It comes down to a lot of factors, but if you want to boil it down to a simple test, here it is: if it smells funny, then you’ve got a problem.
If the property is clearly your spouse’s, was always theirs, you never helped pay for it, and they’ve owned it for some time, then you do NOT have an ownership interest. However, if you bought it together, or if you’ve made all of the payments on it, or if you gifted it to her, then you’ve got an ownership problem.
When you file bankruptcy, your bankruptcy estate is created. This estate means all of your property, real, personal, and intangible. So if you own a home, a car, and have a right to receive a $5,000 tax refund, then all of these items go into your estate.
We try to exempt, or protect your property so that the bk trustee cannot take your estate property and sell it off to pay creditors. For example, in Utah, only $3,000 of your car’s value is protected. So if you own a car worth $10,000 free and clear, then only $3,000 is safe, and the bk trustee will take it and sell it off. He’ll give you $3,000 and use the rest to pay creditors (less his very healthy finder’s fee).
However, he can’t touch your spouse’s property. That being said, there are various degrees of ownership. If she’s owned her home for the past 10 years, and you only recently met and were married last year, then that home is hers, and the trustee won’t touch it. On the other hand, if you two bought the home 30 years ago, and you were the sole provider, then your money paid off that mortgage. You may not be on title, but you have an “equitable interest,” and there will be problems with the trustee.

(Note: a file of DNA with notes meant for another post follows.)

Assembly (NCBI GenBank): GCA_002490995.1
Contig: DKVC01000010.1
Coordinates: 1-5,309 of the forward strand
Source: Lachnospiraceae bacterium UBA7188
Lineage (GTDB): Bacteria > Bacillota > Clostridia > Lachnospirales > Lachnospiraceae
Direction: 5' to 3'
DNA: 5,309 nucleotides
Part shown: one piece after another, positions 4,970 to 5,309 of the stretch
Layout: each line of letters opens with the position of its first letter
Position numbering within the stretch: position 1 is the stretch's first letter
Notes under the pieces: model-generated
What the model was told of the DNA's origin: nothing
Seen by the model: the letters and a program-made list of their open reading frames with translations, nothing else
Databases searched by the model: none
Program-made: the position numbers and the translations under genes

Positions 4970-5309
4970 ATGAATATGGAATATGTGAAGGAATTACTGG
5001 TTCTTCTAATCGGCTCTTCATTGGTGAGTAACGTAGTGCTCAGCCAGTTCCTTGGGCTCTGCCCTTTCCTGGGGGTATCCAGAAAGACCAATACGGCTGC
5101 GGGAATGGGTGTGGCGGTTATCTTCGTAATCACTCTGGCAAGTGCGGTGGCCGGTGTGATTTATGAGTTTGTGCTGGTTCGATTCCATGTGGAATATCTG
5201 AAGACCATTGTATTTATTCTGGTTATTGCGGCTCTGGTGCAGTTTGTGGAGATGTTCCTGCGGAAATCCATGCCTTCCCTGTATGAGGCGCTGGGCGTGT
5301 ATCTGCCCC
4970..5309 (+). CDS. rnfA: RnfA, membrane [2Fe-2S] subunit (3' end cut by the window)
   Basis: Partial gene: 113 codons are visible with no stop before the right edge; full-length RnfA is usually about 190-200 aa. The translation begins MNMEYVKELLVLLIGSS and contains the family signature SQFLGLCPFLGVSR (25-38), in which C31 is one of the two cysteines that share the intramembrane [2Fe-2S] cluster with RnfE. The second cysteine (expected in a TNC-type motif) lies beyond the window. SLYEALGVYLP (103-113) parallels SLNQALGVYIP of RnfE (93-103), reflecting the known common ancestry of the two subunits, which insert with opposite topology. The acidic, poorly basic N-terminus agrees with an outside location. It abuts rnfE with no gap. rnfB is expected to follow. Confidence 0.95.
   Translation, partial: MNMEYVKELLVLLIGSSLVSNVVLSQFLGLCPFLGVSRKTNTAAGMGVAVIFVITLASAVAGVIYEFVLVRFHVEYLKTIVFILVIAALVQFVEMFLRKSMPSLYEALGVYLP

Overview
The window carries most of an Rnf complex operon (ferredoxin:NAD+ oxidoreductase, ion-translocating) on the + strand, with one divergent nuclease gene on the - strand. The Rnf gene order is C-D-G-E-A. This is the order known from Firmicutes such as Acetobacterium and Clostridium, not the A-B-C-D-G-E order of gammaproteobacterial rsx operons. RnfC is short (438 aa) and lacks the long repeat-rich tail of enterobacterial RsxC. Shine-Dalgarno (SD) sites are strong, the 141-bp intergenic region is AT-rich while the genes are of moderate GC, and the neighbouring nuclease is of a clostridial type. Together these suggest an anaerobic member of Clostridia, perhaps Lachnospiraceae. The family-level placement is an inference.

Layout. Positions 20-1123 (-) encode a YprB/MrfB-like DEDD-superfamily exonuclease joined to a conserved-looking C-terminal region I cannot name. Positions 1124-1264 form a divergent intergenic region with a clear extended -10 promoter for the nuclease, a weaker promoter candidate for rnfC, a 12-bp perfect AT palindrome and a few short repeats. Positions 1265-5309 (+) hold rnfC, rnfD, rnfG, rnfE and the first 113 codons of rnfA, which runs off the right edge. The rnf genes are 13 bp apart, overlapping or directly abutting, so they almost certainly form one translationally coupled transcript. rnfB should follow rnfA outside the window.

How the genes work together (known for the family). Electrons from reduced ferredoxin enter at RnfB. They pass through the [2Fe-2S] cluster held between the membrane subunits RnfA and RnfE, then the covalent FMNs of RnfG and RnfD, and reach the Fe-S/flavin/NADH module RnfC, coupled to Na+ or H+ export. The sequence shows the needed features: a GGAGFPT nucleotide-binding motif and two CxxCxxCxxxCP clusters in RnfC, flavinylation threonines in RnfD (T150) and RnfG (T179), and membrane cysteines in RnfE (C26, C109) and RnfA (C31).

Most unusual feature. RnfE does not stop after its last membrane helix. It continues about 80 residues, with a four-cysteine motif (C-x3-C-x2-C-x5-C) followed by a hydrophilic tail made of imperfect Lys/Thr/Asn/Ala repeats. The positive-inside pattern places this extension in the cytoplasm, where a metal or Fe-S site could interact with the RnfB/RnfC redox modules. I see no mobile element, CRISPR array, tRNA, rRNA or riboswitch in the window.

Even worse, let’s say that you have a Ming vase that you inherited from your Aunt Mildred. It’s worth $80,000. Two weeks before filing bankruptcy, you “give” it to your wife. That doesn’t count! It’s a fraudulent transfer. The bk trustee will avoid the transfer, sell the vase, and pay your creditors. The shade of Aunt Mildred will be very displeased with you.
It’s all complicated and is usually figured out on a case by case basis. That’s why you want to meet with a bk attorney. Tell him everything. That way he can give you honest advice on how to protect your property (if you can).